Obesity Could Be Directly Related to Food Addiction

The global rate of obesity has been rising for years. Some researchers predict that in the United States, if obesity is not addressed, nearly every citizen will be obese or overweight by 2050. Evidence exists showing similar neurological processes at work in both food addiction and substance addiction and dependency. With this in mind, clinicians and researchers are attempting to devise interventions and treatments to combat food addiction and obesity. However, in order to do so, they must first know what the prevalence of food addiction is in the general population, and how food addiction is associated with obesity.

To accomplish this, Padis Pedram of the Discipline of Medicine at the Memorial University of Newfoundland in Canada recently assessed 652 participants to determine their body mass index (BMI), macronutrient intake (fat, protein, carbohydrates), overall body composition, and the effect of food addiction on obesity. Using the Yale Food Addiction Scale, Pedram determined that 5.4% of the participants met the criteria for food addiction. This rate increased with obesity.

When looking at all the measurements, including BMI, waist circumference, and trunk size, Pedram found that participants with high measurements were more likely to present with symptoms of food addiction. In fact, those with food addiction had an average of 4.6 more units on the BMI scale and weighed an average of 11.7 kg more than participants without food addiction. Additionally, the participants with food addiction had approximately 8.5% more body fat than the others.

Pedram also discovered that people with food addiction acquired most of their excess calories from protein and fat. This could indicate that these foods are the foods of choice for emotional and binge eating. Although these findings should be replicated in future work, these results lay the foundation for efforts aimed at reducing obesity. Pedram added, “These data provide the first direct evidence that ‘food addiction’ is strongly associated with obesity in the general population.” Interventions addressing individuals with food addiction are strongly encouraged.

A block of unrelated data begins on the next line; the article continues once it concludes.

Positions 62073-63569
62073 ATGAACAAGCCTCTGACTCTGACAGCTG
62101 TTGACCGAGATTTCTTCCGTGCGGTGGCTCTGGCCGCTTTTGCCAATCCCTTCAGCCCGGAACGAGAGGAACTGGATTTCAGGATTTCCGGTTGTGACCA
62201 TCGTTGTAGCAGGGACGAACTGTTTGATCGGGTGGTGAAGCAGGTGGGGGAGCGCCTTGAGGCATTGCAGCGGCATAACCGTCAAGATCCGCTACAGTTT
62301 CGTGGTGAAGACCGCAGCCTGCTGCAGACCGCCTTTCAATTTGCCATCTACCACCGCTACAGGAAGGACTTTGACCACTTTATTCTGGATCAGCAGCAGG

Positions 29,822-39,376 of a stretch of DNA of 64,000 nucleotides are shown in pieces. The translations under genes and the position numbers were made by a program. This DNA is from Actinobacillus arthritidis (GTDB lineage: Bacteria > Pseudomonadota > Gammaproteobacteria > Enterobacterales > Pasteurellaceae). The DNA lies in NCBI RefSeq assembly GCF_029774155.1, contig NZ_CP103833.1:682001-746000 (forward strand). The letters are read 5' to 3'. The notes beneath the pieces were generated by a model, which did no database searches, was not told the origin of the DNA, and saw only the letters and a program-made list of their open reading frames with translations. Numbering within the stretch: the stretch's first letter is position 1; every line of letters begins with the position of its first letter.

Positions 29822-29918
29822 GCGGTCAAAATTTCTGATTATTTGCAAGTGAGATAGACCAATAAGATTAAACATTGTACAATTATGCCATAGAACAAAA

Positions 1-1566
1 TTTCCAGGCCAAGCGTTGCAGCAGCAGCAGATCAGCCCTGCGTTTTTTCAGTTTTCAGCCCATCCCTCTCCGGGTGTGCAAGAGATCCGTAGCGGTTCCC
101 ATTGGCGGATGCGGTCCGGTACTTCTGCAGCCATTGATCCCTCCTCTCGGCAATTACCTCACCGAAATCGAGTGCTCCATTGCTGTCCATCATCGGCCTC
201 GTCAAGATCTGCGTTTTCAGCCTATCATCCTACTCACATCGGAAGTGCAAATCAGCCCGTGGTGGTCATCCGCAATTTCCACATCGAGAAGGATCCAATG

Pedram P, Wadden D, Amini P, Gulliver W, Randell E, et al. (2013). Food addiction: Its prevalence and significant association with obesity in the general population. PLoS ONE 8(9): e74832. doi:10.1371/journal.pone.0074832

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  • Rosie


    September 16th, 2013 at 10:56 AM

    I don’t really know too much about this as I am lucky to have not had to struggle with my weight one way or the other in my adult life and I know that I am fortunate. But do you think that this could make someone who actually does have issues with food addiction feel just a little like they are being dismissed, like they are being told that their addiction is only a part of being obeses and that if they didn’t have the weight issue then maybe they wouldn’t have the addiction issue either? I, like i said, have no real experience with this at all, but I would imagine that for anyone with any sort of addiction it would have to be hard to think that there is a huge segment of the population who believes that you really may not have a problem at all or one that would be so easily overcome if only you would do this one thing, which in this case would be to lose weight. I know enough people who have tried and tried to lose weight to know that it isn’t that easy otherwise no one would ever choose to be fat. I just want us to be careful with how we put things so that we don’t make someone who probably already feels terrible feel even worse.

  • samuel


    September 17th, 2013 at 3:45 AM

    The biggest problem is that we have forgotten how to eat healthy and how to move. It is too easy to run through a driv thru on the way home to pick up dinner, go home and turn on the Tv and do nothing for the rest of the night. This is reason that the obesity epidemic is on the rise and if we don’t so something to change that total mindset of how we eat and how we live, that epidemic is only going to continue to worsen. I have always exercised but I have three kids of my own who would rather poke a fork in their eyes than go for a walk or run with me after dinner. They are so into their games and computers and phones that it is hard to get them unplugged. This is the source of our ills I fear. Everything that we thought would actually advance us could be the very things that in the end will bring us down.

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